23 December 2010


There are several reasons why I chose to read this book at this point in my life. First, I had always heard that it was a good book. Second, I had never read it. Third, it was on the monthly shelf for my Pick-a-Shelf group here on Goodreads. Fourth, my sister recommended it as a good read. I have to caveat here, also, and say that I am one adult who really does enjoy young adult fiction. That said, I ended up feeling that this book was a little to young for me. I enjoyed it, but I think that I would have enjoyed it much more if I had read it when I was the appropriate age. 

I found it interesting that this book was originally published in 1962, way before the current craze of books that deal with time travel, magic, and paranormal abilities. In fact, I could see pieces of several currently popular books in this one. It was not hard to see some of the current authors being influenced by this wonderful classic. For, although it did not transport me the way that some of the newer books have, I think it is just a matter of timing. Not only timing as to my age, but also timing as to which book I read first. 

With the above said, I am giving this book a 3 star rating for me, but I would actually give it a 4 to 5 star rating as a book for older elementary school students, and definitely put it on my "highly recommended" list for this age group. I hope it will, and think it should, continue to be a classic for that age group.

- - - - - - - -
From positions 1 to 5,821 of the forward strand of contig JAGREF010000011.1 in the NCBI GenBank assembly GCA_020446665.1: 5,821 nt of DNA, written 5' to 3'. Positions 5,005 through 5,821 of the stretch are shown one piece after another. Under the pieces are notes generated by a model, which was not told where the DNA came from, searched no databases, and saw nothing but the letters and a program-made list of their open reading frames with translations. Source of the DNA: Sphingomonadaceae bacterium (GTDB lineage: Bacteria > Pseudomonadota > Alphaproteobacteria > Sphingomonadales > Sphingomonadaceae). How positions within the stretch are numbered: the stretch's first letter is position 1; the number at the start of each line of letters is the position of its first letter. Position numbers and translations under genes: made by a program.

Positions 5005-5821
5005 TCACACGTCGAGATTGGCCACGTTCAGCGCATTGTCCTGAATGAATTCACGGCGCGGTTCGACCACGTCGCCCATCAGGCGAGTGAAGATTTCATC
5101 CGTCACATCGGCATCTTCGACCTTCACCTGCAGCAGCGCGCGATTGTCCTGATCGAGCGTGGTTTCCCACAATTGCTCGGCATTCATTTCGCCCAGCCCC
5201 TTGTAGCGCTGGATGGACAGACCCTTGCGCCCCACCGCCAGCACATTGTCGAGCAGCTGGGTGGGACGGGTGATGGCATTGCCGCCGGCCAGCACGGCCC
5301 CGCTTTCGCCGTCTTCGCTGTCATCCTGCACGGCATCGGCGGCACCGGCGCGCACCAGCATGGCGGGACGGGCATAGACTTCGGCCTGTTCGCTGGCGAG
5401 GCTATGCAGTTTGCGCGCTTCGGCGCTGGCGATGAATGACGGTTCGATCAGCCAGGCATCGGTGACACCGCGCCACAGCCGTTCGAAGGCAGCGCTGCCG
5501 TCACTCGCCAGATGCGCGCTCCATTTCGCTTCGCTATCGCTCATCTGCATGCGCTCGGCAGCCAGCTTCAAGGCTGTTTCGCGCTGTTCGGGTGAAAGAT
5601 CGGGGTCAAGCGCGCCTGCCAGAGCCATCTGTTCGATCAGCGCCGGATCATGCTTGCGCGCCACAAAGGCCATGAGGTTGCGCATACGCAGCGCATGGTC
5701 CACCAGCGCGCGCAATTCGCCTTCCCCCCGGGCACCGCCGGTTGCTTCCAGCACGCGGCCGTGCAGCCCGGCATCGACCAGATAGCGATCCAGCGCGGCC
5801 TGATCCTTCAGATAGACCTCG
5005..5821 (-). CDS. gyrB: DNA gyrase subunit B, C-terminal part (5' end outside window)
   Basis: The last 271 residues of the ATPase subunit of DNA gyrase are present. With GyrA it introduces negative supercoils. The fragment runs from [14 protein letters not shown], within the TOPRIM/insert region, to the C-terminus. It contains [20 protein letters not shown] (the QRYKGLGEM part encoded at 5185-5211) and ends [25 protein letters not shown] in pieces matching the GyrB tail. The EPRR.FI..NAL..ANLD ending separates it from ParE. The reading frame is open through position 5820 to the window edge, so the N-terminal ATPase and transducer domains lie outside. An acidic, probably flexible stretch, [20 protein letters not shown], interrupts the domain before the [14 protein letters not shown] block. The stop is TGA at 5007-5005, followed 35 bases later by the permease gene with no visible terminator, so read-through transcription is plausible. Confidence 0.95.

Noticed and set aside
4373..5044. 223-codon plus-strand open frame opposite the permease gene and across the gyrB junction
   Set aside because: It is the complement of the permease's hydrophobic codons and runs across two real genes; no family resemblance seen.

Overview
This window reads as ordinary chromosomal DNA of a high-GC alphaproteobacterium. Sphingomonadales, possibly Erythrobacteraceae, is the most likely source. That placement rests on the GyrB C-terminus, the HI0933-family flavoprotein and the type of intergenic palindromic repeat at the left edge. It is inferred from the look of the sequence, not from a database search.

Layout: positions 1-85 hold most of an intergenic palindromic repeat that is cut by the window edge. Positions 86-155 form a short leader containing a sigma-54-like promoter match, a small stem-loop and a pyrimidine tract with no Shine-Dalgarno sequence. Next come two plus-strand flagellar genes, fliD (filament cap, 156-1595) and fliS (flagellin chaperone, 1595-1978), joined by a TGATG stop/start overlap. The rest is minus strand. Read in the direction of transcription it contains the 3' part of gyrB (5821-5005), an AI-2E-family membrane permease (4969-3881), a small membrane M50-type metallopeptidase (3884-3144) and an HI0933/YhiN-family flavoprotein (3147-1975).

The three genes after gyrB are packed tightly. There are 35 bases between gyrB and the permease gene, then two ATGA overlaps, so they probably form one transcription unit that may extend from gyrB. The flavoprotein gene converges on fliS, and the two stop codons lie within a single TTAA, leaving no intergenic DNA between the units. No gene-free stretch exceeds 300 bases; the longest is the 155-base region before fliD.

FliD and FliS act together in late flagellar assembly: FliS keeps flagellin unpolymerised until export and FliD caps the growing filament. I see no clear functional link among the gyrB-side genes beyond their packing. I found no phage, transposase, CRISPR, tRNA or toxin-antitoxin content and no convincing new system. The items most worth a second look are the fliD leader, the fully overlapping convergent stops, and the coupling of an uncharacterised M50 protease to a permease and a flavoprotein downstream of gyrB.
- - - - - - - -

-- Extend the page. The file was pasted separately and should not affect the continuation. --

I am so far behind in my reviews. I think that I have missed about 5 books. 

This is the third book in a series that I started reading with a bunch of friends in one of my Goodreads book clubs. I liked the first two, thought they were pretty good thrillers, but I have to say, the ending of this one totally blew me away. I think that is why I liked it the best of all of them so far. I really did not see the ending coming, and it left me with a lot of questions. Not sure if they will ever get answered, but I am really anticipating what might happen in the next one. 

As she has in the first two books of this series, the author was able to keep me guessing as to who the villain was. Interestingly, I had picked the villain at one point, but then decided that character was a red herring. Another plus to her writing is that, even if I would have stuck with that character, the motive for the villain's behavior was something that I never would have guessed. Another plus for this type of book.